Integrating other outdoor play equipment – like a slide, swing or sandbox also makes the treehouse a more exciting garden addition for your kids. A little hideaway like this can also double up as outdoor toy storage.
Take a look at similar plans with The Handmade Home.
Advanced Treehouse Ideas
For more adventurous households, here are four fun tree houses you can try to build as a family.
5. The playground treehouse
This fun-filled tree house is more than just a hideaway, it’s a full playground, complete with slides, a swing set, and even monkey bars. If you’re looking for ways to tire out little ones, this kind of treehouse could be the centrepiece to a crazy, obstacle-course area of your garden.
6. The camp-out treehouse
Something your children are definitely going to learn from TV and movies is that the treehouse is the perfect place for a sleepover.
And it is… but only if you’ve built it to be warm and weatherproof. This tiny cabin looks totally snug – from the cosy blankets to the coloured fairy lights.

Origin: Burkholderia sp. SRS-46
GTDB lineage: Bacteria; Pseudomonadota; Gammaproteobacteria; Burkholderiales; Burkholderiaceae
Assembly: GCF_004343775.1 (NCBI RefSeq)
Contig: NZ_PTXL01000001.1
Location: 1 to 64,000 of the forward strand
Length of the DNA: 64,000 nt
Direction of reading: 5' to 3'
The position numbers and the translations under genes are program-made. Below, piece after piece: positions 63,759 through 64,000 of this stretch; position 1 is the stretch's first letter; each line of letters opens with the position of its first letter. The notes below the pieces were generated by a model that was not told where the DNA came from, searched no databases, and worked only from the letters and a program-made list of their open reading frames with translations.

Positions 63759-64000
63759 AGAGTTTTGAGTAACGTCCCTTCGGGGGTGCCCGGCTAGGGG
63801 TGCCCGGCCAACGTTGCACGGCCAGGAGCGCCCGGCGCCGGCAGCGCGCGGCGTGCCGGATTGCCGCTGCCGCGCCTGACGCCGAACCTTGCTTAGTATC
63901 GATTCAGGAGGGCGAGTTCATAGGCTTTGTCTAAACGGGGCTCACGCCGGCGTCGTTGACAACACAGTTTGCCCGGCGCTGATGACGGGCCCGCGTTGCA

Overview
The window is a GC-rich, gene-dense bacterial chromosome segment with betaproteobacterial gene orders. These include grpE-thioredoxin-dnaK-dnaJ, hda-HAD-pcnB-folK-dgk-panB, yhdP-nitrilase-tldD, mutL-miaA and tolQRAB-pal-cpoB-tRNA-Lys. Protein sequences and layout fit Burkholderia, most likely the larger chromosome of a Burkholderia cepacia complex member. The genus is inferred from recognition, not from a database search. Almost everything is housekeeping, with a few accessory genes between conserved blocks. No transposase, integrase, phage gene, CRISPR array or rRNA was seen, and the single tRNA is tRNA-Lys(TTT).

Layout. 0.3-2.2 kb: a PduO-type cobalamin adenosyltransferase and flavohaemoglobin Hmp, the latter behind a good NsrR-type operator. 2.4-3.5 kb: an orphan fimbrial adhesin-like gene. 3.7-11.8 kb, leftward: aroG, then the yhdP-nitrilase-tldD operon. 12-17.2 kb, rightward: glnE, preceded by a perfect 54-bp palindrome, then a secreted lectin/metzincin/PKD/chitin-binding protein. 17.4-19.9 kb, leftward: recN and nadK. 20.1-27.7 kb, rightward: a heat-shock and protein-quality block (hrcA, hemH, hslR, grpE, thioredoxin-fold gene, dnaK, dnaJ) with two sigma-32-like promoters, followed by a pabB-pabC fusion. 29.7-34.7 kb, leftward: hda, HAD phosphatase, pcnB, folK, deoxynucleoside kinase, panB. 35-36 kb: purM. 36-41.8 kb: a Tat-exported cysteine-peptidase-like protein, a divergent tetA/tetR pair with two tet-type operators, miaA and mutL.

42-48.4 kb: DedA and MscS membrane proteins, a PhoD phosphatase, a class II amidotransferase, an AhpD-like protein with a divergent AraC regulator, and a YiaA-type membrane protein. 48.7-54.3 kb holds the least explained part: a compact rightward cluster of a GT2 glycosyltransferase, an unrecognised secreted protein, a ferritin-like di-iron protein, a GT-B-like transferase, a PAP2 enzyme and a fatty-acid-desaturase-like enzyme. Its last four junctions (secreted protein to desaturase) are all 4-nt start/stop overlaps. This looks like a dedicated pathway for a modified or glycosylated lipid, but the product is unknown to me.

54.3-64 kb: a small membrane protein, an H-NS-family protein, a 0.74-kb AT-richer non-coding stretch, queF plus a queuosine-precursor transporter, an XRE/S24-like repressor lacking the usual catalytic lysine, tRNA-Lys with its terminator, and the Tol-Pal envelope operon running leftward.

When it comes to garden camping in the treehouse, a solid roof is essential.
Clear plastic is a good choice though – as you can see, it lets plenty of light in and makes the interior feel much closer to nature than your average bedroom. Windows are also going to take some skill to install, but will make a huge difference in keeping the heat in.
7. The combination treehouse
Feeling handy with that hammer?
Incorporating several of these ideas into one design – like this treehouse with real windows and a gorgeous look-out deck – is really the secret to treehouse longevity.
8. The double-decker treehouse
Another challenging ideas: try your hand at connecting two, multi-level houses. This is especially effective if you live on a hill and could snag a good view of your surroundings (but do be sensitive to neighbours that might value their privacy)!
Check out Be A Fun Mum’s house plans for this awesome two-tiered DIY tree house.
Themed Garden Treehouse Ideas
At a certain age, children tend to obsess over their favourite things, whether it’s pirates, outer space or fairy-tale castles. Getting creative with your garden treehouse ideas is a playful way to bring their little fantasy world to life.
9. The pirate ship treehouse